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9.8.5 Optional features compilation model options


--debug (grades: any grade containing ‘.debug’)

Enables the inclusion in the executable of code and data structures that allow the program to be debugged with ‘mdb’ (see Debugging). This option is only supported by the low-level C back-end.


--decl-debug (grades: any grade containing ‘.decldebug’)

Enables the inclusion in the executable of code and data structures that allow subterm dependency tracking in the declarative debugger. This option is only supported by the low-level C back-end.


--profiling, --time-profiling (grades: any grade containing ‘.prof’)

Enable time profiling. Insert profiling hooks in the generated code, and also output some profiling information (the static call graph) to the file module.prof. See Profiling. This option is only supported by the C back-ends.


--memory-profiling (grades: any grade containing ‘.memprof’)

Enable memory profiling. Insert memory profiling hooks in the generated code, and also output some profiling information (the static call graph) to the file module.prof. See Using mprof for profiling memory allocation. See Using mprof for profiling memory retention. This option is only supported by the C back-ends.


--deep-profiling (grades: any grade containing ‘.profdeep’)

Enable deep profiling by inserting the appropriate hooks in the generated code. This option is only supported by the low-level C back-end.


--no-coverage-profiling

Disable coverage profiling. Coverage profiling is part of the deep profiler and only used in deep profiling grades, it inserts coverage points that are used to measure how execution moves through a procedure.


--profile-for-feedback

Enable options in the deep profiler that generate suitable profiles for use with profile directed feedback analysis. Currently the only feedback analysis is used for automatic parallelism. This option only effects programs built in deep profiling grades.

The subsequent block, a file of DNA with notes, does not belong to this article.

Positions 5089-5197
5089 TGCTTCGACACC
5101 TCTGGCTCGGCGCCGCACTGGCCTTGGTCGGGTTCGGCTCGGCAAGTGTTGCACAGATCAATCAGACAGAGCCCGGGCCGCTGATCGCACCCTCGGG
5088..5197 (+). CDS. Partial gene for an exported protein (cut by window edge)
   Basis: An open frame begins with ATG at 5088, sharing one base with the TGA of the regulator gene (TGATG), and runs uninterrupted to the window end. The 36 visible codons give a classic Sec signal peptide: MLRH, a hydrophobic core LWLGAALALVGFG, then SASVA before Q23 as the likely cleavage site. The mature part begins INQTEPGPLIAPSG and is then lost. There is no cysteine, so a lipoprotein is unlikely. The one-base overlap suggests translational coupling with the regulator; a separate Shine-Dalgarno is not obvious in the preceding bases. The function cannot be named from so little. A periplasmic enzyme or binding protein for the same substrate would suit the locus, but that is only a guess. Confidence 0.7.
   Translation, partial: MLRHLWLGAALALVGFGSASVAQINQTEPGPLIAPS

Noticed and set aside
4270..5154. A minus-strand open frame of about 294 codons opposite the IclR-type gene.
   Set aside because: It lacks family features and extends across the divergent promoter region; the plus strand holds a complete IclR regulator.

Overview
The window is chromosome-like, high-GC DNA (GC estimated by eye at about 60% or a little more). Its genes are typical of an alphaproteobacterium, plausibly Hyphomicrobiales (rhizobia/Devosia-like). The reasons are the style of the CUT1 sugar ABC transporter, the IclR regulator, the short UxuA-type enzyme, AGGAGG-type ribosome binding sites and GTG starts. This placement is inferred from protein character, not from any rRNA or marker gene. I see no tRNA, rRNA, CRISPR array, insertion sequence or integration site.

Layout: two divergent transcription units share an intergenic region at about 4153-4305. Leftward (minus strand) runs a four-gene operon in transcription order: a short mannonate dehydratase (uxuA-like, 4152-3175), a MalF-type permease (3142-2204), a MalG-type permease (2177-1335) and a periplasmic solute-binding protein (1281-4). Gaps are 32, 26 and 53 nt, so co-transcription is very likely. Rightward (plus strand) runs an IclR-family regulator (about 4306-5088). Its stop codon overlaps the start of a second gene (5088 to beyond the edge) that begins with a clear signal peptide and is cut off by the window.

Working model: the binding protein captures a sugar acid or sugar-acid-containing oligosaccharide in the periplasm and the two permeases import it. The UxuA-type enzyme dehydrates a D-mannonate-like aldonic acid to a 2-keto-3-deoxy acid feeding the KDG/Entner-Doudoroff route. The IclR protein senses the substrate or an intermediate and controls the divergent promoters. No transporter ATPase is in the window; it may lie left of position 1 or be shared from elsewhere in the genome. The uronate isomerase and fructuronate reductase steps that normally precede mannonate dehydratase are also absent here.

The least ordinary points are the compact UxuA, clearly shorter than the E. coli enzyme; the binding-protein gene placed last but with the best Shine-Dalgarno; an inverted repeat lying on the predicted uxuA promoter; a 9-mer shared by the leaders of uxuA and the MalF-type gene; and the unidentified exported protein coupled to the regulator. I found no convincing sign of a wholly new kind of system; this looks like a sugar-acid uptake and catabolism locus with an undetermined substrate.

--experimental-complexity filename

Enable experimental complexity analysis for the predicates listed in the given file. This option is supported for the C back-end, with ‘--no-high-level-code’. For now, this option itself is for developers only.


--gc {none, boehm, automatic}
--garbage-collection {none, boehm, automatic}

Specify which method of garbage collection to use. Grades containing ‘csharp’, ‘java’, or ‘erlang’ use ‘--gc automatic’, grades containing ‘.gc’ use ‘--gc boehm’, other grades use ‘--gc none’. ‘conservative’ or ‘boehm’ is Hans Boehm et al’s conservative garbage collector. ‘automatic’ means the target language provides it. This is the case for the C#, Java and Erlang back-ends, which always use the underlying implementation’s garbage collector.


--use-trail (grades: any grade containing ‘.tr’ or ‘.trseg’)

Enable use of a trail. This is necessary for interfacing with constraint solvers, or for backtrackable destructive update. This option is only supported by the C back-ends.

--trail-segments (grades: any grade containing ‘.trseg’)

Enable the use of a dynamically sized trail that is composed of small segments. This can help to avoid trail exhaustion at the cost of increased execution time. This option is only supported by the C back-ends.


--parallel

In low-level C grades this enables support for parallel execution. Parallel execution can be achieved by using either the parallel conjunction operator or the concurrency support in the ‘thread’ module of the standard library. See Goals in The Mercury Language Reference Manual, and See thread in The Mercury Library Reference Manual.

In high-level C grades this enables support for concurrency, which is accessible via the ‘thread’ module in the standard library. The runtime uses POSIX threads to achieve this, therefore it may also support parallel execution of threads.

The Java, C# and Erlang grades support concurrency without this option. Parallel execution may also be available depending on the target’s runtime.


--threadscope

Enable support for threadscope profiling. This enables runtime support for profiling the parallel execution of programs, See Using threadscope.


--maybe-thread-safe {yes, no}

Specify how to treat the ‘maybe_thread_safe’ foreign code attribute. ‘yes’ means that a foreign procedure with the ‘maybe_thread_safe’ option is treated as thought is has a ‘thread_safe’ attribute. ‘no’ means that the foreign procedure is treated as though it has a ‘not_thread_safe’ attribute. The default is ‘no’.


--single-prec-float (grades: any grade containing ‘.spf’)

Use single precision floats so that, on 32-bit machines floating point values don’t need to be boxed. Double precision floats are used by default. This option is not supported for the C#, Java or Erlang back-ends.


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